When asked by Pastor Rick Warren "at what point does a baby get human rights?" Then-candidate Barack Obama responded that the question was "above his pay grade." Today, Obama increased his pay grade, stating that human embryos are definitely before the point at which a baby gets human rights -- or even a modicum of ethical consideration.
Under the Bush administration, the federal government "forced what I believe is a false choice between sound science and moral values," Obama said. "In this case, I believe the two are not inconsistent. As a person of faith, I believe we are called to care for each other and work to ease human suffering. I believe we have been given the capacity and will to pursue this research -- and the humanity and conscience to do so responsibly."
He noted that "many thoughtful and decent people are conflicted about, or strongly oppose, this research," and he said he understands their concerns and respects their views.
Ah yes, the "I respect your views (and go jump in a lake)," attitude of President Obama is on display again. As Adam Keiper notes, it's Obama presenting a "false choice," not former President George W. Bush.
Let us be candid. When President Bush announced his stem-cell policy eight years ago, biomedical research was proceeding in a direction that many Americans consider morally repugnant: toward the routine creation and destruction of nascent human life for the purpose of experimentation. Rather than present the nation with a “false choice,” President Bush offered a compromise — a policy that allowed research to proceed, and even offered federal funding, but that did not permit taxpayer dollars to support or incentivize the destruction of human embryos. In undoing that policy and in encouraging Congress to fund such research, it is President Obama who is offering the nation a false choice. President Bush believed that science and ethics could proceed hand in hand; President Obama’s policy implies that you can only have cures or only protect human embryos, not both.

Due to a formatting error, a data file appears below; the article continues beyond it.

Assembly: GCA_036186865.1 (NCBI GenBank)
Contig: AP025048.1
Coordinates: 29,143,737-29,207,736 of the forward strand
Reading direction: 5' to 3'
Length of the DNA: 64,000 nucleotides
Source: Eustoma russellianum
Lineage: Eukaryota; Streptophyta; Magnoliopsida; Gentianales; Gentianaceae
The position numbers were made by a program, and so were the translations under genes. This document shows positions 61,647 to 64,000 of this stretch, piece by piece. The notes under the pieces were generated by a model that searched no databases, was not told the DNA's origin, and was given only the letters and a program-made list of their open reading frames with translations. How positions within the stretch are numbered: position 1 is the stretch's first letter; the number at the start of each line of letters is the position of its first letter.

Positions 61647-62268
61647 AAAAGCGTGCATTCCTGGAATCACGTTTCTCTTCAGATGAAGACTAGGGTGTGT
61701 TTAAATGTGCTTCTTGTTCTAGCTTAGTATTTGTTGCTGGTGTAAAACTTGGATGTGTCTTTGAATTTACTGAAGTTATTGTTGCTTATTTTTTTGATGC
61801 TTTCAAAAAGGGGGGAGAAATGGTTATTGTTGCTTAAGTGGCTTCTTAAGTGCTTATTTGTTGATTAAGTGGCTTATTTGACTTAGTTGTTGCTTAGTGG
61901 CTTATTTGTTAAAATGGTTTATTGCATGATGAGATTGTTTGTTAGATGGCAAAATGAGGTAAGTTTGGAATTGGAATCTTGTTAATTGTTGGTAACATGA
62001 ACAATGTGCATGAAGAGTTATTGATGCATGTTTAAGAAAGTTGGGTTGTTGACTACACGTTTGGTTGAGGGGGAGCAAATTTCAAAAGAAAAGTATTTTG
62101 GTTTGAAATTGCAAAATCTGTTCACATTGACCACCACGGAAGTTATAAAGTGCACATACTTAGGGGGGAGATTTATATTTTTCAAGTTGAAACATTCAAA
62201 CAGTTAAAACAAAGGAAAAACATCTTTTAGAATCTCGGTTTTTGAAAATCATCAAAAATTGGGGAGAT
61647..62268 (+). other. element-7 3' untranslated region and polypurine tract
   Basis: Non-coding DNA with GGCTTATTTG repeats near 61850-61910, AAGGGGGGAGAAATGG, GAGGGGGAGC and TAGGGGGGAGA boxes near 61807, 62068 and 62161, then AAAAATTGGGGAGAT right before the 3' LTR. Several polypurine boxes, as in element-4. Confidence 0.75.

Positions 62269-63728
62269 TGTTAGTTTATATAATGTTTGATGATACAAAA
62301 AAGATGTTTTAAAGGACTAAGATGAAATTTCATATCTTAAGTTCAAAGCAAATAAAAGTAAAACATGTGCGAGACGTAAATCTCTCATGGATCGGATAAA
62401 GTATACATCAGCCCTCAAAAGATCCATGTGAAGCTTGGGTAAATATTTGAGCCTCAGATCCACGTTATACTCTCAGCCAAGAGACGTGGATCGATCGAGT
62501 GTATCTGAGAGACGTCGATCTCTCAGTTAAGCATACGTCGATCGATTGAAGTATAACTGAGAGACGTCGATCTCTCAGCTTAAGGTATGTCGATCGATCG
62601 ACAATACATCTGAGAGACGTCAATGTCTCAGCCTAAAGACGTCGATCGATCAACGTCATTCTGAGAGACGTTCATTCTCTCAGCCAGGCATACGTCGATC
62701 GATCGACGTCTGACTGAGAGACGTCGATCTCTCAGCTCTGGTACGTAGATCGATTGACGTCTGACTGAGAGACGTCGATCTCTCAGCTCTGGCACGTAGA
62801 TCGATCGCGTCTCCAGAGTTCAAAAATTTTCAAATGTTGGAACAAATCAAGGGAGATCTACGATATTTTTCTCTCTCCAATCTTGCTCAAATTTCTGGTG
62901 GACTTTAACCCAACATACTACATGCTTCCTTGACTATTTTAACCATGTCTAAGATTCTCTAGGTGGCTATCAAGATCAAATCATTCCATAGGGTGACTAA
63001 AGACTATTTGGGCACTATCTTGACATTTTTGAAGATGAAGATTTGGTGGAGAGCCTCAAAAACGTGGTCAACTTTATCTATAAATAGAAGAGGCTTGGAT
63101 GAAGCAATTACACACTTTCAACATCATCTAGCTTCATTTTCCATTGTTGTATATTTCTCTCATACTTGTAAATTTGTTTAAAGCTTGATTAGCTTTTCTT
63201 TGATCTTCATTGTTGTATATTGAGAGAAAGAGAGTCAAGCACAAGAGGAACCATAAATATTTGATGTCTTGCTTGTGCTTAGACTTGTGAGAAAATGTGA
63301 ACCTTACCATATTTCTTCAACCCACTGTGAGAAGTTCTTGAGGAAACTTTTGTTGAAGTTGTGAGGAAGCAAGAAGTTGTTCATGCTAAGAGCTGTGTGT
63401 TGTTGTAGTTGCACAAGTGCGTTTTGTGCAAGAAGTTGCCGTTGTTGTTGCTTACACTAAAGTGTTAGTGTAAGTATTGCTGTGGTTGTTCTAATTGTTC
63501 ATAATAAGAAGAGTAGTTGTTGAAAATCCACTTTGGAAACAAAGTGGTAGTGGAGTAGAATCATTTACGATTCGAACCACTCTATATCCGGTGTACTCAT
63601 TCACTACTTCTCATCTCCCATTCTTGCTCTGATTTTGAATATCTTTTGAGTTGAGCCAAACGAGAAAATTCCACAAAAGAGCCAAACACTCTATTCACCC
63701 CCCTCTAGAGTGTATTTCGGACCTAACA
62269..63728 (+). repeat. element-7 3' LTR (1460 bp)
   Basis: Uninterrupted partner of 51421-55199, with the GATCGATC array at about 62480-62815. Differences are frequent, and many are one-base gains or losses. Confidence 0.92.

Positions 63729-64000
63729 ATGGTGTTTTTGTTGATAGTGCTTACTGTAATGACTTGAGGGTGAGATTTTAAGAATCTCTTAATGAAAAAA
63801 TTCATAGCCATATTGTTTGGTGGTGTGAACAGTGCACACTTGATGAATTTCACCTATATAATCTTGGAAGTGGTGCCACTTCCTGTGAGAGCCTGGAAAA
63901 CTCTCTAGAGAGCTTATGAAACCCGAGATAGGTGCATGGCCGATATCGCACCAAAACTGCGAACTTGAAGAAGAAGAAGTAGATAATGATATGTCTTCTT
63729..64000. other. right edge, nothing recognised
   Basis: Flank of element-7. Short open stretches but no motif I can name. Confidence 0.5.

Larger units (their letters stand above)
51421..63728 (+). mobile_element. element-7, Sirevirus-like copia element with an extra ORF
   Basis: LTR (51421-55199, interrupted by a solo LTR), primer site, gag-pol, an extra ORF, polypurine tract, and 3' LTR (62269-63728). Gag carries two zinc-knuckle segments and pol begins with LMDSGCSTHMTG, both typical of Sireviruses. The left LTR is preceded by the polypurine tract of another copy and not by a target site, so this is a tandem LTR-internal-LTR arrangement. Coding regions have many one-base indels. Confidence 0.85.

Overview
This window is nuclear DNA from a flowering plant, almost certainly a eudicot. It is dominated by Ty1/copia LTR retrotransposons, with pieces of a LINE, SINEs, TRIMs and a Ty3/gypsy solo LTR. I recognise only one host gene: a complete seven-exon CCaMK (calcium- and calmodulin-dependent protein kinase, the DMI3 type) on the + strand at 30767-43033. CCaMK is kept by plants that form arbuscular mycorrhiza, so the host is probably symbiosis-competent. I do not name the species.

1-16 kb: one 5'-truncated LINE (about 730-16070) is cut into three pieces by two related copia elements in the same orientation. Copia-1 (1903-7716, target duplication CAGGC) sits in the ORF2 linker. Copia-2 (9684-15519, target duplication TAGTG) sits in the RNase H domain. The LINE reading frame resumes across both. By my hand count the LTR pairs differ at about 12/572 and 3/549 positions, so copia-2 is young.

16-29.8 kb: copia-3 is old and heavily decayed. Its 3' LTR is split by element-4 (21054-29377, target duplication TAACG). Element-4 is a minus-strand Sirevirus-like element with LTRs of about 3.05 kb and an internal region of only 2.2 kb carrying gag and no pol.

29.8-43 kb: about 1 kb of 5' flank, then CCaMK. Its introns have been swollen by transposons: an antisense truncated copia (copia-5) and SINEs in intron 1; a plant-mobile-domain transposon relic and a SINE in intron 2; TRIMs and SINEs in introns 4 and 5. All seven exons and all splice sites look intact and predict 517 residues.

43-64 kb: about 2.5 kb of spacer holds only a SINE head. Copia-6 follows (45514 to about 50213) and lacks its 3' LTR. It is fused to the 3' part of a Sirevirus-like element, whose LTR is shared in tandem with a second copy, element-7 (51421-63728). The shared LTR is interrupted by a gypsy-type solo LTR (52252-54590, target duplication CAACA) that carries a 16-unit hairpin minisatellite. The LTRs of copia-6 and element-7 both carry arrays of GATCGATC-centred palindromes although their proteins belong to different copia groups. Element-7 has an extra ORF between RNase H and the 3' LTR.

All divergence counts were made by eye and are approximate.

Nearly eight years have passed since President Bush first permitted limited federal funding for embryonic stem cell research (it was not a ban as opponents have characterized it, as though federal funds were flowing to the research before Bush acted) and in that time ESC research has repeatedly foundered. At the same time, research into reprogramming adult stem cells -- to the point at which they are virtually indistinguishable from embryonic stem cells -- has been successful.
Why continue failed scientific research that many people consider to be immoral when it has also been proven to be unnecessary? The answer can be found in the abortion politics the Supreme Court has prevented from being settled in a democratic fashion. The pro-abortion rights crowd must maintain that every stage of human development up until birth is worthless -- a mere "clump of cells." Otherwise, there would be a public interest in regulating abortion. So, we get a President Obama -- who has promised to sign the Freedom of Choice Act which would overturn any and all restrictions on abortion -- pushing unnecessary science and thumbing his nose at those with serious moral objections to the practice.
This is a pro-abortion decision, not a pro-science one.